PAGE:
§ 1. Mr. Matthew Taylor
To ask the Secretary of State for the Home Department how many unconvicted prisoners were remanded in police cells in England and Wales on 1 March; and if he will make a statement.
§ The Secretary of State for the Home Department (Mr. Douglas Hurd)
On 1 March there were 1,535 prisoners in police cells in England and Wales. Most of these would have been unconvicted prisoners.
§ Mr. Taylor
Does the Home Secretary accept that conditions in police cells are far worse than those in remand prisons, and that it is barbaric for a civilised society to keep people in conditions that are often little better than those in which animals are kept in the zoo? When does he plan to introduce European minimum standards into our prisons?
§ Mr. Hurd
The Government have made an unparalleled commitment to the prison service in terms of new building, modernising existing buildings up to standard and staffing. The position to which the hon. Gentleman has drawn attention, which is certainly deeply unsatisfactory, is the result partly of industrial action in two large London prisons and partly of the increase in the prison population. That increase is caused not by an acceleration in the growth of crime—which has actually been slowing down—but by more cases going through the Crown courts, and the increasing severity of sentences passed by those courts.
§ Mr. Lawrence
Although I accept what my right hon. Friend has said about the Government's actions in the prison sector, is not the overcrowding of prison cells quite unacceptable? Is this not the moment to press ahead with the introduction of private contract prisons for remand prisoners?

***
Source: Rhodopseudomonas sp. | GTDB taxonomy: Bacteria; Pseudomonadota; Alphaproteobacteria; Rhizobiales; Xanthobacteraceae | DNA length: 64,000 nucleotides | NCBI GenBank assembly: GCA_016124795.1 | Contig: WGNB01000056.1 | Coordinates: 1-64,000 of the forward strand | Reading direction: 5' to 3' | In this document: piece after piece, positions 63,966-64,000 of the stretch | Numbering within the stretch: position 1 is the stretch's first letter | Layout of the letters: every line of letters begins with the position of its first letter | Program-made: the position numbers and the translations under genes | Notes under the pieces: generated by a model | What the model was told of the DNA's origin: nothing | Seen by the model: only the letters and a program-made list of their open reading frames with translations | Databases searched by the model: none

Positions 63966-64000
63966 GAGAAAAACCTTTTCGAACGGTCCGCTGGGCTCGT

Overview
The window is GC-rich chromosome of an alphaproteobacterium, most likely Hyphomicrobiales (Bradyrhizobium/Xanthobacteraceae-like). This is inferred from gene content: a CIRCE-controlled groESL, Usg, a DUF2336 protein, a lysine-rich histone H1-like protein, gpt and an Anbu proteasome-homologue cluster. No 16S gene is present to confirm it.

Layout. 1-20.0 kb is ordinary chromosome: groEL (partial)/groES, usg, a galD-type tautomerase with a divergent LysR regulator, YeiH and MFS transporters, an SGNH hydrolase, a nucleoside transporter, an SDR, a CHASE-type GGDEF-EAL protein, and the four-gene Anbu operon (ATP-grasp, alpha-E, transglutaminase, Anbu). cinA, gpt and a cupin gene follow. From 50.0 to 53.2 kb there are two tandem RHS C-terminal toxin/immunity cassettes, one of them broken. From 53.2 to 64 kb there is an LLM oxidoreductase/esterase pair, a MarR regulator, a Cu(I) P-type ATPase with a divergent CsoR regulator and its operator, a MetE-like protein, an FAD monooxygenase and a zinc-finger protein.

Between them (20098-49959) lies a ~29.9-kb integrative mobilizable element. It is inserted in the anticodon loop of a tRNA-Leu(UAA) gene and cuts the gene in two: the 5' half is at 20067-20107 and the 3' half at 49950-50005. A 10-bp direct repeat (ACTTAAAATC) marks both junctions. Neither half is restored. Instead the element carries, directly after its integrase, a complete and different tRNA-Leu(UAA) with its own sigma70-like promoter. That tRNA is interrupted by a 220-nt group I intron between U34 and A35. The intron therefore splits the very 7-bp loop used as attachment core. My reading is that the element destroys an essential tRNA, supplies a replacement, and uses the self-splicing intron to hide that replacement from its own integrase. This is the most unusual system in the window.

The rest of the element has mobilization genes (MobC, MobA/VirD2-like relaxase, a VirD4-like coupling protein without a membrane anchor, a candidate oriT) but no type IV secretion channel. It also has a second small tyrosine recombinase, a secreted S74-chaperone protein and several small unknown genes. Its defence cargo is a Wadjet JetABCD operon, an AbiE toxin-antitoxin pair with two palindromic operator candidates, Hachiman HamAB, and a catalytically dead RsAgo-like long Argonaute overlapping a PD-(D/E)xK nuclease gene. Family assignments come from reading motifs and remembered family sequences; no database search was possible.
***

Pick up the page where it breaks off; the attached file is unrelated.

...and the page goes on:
§ Mr. Hurd
My hon. and learned Friend knows that there is no magic in that suggestion. For example, it does not automatically deal with the planning permission problems, which are one of the bugbears of the prison building programme. My hon. and learned Friend also knows how constrained I am by existing law. I agree, however, that we cannot afford to neglect new ideas simply because they are new, and I shall bear that in mind in making the reply that I owe to the Select Committee on Home Affairs.
§ Mr. Grocott
Why do we find it necessary in this country to imprison more people for longer periods, whether in police cells or in ordinary prisons, than any other country in western Europe?
§ Mr. Hurd
Neither the hon. Gentleman nor I send people to prison. The courts do so, after considering each case. I think that most hon. Members would welcome the fact that there are now more severe sentences for the more severe crimes of violence. In the case of lesser crimes, we want to build up ideas of punishment in the community in which the courts can have confidence.
§ Mr. Bowis
In the light of the escape from court cells of prisoners on remand in Battersea, will my right hon. and learned Friend give an undertaking that in future no prisoners on remand on charges of murder and crimes of violence will be held overnight—or, in particular, over weekends—in such cells under the tutelage of the police rather than of prison officers?
§ Mr. Hurd
My hon. Friend rightly looked into the incident in his constituency, which is a classic example of the dangers that we run as a result of industrial action in certain London prisons. I entirely agree with him that it is highly undesirable for dangerous people to be lodged, even temporarily, in police cells, and we do our best to avoid that.